Between 2007, a symbolic date in France indicating the entitlement of all consumers to market tariffs, and by 2020, the average price per megawatt-hour (MWh) of electricity for households rose from € 124 to € 181 or € 57 per MWh. increase. The observation is therefore clear at first sight: with an increase of almost 50% since 2007, opening up to competition does not seem to meet its objective of reducing prices for consumers.
In addition, two finalists in the last presidential election, Emmanuel Macron and Marine Le Pen, openly debated it in the interim rounds, and if the remedies differed, they both agreed that the market energy system was inefficient and contributed to rising prices. This is also the conclusion of the Central Social and Economic Committee of the Electricité de France (EDF), which has just launched a petition to leave the European electricity market and return to public energy services. Left-wing leader Jean-Luc Mélenchon, who wants to become prime minister after parliamentary elections, is calling for a return to the national energy market.
However, is this price increase really linked to the liberalization of sectors that were supposed to stimulate competition and thus innovation, especially in the introduction of renewable energies (EnR), and to reduce prices? In fact, the observations seem subtler.
First, part of this increase can be explained by taxes (especially CSPE), which burdened the consumer account with 25% (ie € 31 / MWh) in 2007 and 34% in 2020 (ie € 61.50 / MWh). In other words, the tax increase alone explains EUR 31.50 / MWh from the observed increase in average prices by EUR 57 / MWh (ie 55.3% of the total).
Prices would rise if France isolated itself
Another part of the increase is based on the costs associated with the transport networks, which had to be reassessed several times to take into account the necessary investment in the maintenance as well as the modernization of these critical infrastructures. This modernization seems all the more necessary as electricity production is decentralized (especially through the use of renewable energy sources) and with the development of new uses. These electricity transmission rates (Turpe) thus increased from EUR 41 / MWh in 2007 to EUR 53.50 / MWh in 2020, ie 21.9% of the total increase observed.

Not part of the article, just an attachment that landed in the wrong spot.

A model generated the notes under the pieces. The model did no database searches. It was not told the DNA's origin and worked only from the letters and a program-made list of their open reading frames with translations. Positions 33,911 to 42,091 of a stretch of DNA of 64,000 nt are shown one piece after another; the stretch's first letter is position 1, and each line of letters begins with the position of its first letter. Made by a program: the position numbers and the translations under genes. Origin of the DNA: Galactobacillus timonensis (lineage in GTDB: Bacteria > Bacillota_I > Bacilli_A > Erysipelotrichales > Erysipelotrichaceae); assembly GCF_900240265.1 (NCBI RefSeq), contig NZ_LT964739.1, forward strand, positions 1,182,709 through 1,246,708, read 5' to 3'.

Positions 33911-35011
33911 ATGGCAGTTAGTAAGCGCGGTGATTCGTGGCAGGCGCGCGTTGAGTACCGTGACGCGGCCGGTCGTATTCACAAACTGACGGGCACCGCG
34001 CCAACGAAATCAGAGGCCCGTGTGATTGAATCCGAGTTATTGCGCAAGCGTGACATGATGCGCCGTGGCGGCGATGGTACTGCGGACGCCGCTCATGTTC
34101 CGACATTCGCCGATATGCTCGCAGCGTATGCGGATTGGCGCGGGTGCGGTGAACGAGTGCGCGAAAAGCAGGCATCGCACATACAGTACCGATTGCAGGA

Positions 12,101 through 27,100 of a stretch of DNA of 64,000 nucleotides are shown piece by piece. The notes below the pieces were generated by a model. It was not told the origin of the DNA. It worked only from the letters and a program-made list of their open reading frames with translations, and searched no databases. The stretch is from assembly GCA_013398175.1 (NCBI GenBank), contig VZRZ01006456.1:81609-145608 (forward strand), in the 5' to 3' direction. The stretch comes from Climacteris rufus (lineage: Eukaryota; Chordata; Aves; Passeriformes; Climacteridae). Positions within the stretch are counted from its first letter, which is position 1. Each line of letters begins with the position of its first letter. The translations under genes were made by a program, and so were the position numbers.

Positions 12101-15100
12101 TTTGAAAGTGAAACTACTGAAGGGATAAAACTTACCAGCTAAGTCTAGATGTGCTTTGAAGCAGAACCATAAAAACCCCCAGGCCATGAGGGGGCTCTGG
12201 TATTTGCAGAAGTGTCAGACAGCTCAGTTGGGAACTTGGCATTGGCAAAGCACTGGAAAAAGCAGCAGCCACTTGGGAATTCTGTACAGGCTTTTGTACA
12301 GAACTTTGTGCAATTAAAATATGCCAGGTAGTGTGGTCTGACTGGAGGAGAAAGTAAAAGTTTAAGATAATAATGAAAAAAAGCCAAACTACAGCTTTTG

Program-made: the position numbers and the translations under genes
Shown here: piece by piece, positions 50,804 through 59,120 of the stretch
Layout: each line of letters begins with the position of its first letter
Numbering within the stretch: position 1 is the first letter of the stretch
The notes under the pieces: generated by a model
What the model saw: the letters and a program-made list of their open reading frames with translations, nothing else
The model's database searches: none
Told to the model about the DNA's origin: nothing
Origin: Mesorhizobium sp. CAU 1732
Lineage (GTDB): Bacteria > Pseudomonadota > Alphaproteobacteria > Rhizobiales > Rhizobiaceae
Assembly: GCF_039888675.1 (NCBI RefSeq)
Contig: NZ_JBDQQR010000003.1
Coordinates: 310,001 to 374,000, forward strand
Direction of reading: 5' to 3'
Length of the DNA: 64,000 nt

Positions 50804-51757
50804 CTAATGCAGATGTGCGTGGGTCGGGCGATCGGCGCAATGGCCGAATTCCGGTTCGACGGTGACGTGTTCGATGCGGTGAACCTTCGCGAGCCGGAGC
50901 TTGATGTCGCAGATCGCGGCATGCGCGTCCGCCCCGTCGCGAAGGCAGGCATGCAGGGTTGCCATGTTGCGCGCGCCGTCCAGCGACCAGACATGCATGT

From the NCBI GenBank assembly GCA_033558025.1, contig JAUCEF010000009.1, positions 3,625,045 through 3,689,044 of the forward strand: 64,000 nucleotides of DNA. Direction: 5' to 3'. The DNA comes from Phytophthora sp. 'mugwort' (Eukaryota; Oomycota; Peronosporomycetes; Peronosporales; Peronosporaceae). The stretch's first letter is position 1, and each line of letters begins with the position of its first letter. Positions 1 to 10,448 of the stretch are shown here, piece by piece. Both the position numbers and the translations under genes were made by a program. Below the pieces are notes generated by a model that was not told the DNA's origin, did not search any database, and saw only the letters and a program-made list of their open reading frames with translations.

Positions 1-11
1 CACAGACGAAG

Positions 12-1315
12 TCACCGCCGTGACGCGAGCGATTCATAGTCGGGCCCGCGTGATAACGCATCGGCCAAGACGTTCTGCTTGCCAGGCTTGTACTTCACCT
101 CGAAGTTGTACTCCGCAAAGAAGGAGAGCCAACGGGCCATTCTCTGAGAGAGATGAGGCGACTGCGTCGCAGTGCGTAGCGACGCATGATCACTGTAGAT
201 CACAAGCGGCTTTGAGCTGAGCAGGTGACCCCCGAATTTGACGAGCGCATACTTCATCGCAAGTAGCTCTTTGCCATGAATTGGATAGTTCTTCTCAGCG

Thus, a quick calculation allows us to infer that delivery costs, or in other words, market factors explain on average only 22.8% (100% – 55.3% – 21.9%) of the price increase observed over a given period, ie approximately 13 eur / MWh. Thus, for opponents of the European energy market, this remaining 22.8% would sound like an acknowledgment of failure and would justify a return to national markets.
However, according to projections by the RTE (National High-Voltage Transmission System Administrator), an isolated France would cost taxpayers several billion more a year between 2050 and 2060. To reduce our CO emissions and our dependence on fossil fuels, we have already closed and planned to close the equivalent of almost 10 gigawatts (GW) of thermal power plants. In addition, our aging nuclear power plants are experiencing long downtimes and monitoring periods that are hampering their full operation.
All this makes France an importer of electricity, especially to cover its peak consumption. In 2021, RTE reminds us that France will import 44 terawatt hours (TWH, one million MWh) of electricity (including 22.2 TWh from Germany and the Benelux). In 2007 it was “only” 27.5 TWh!
This can only mean two things: France is finding it increasingly difficult to meet its domestic energy needs and / or it is sometimes advantageous for it to import energy, especially when market prices are low.
In the midst of this market dynamics, EDF is subject to a strange paradox. It should be understood that the main player in the electricity generation market in France is still obliged to pass on to its competitors a ceiling of 100 TWh / year of nuclear energy at the rate of “Arenh” (regulated access to historic nuclear energy) set at EUR 42 / MWh from 2012 . This provision, which commits around a quarter of EDF’s nuclear generation capacity, has made it possible to establish competition in the supply market, while electricity of nuclear origin is highly competitive, especially to cover “basic” needs. It is also in high demand today due to soaring market prices.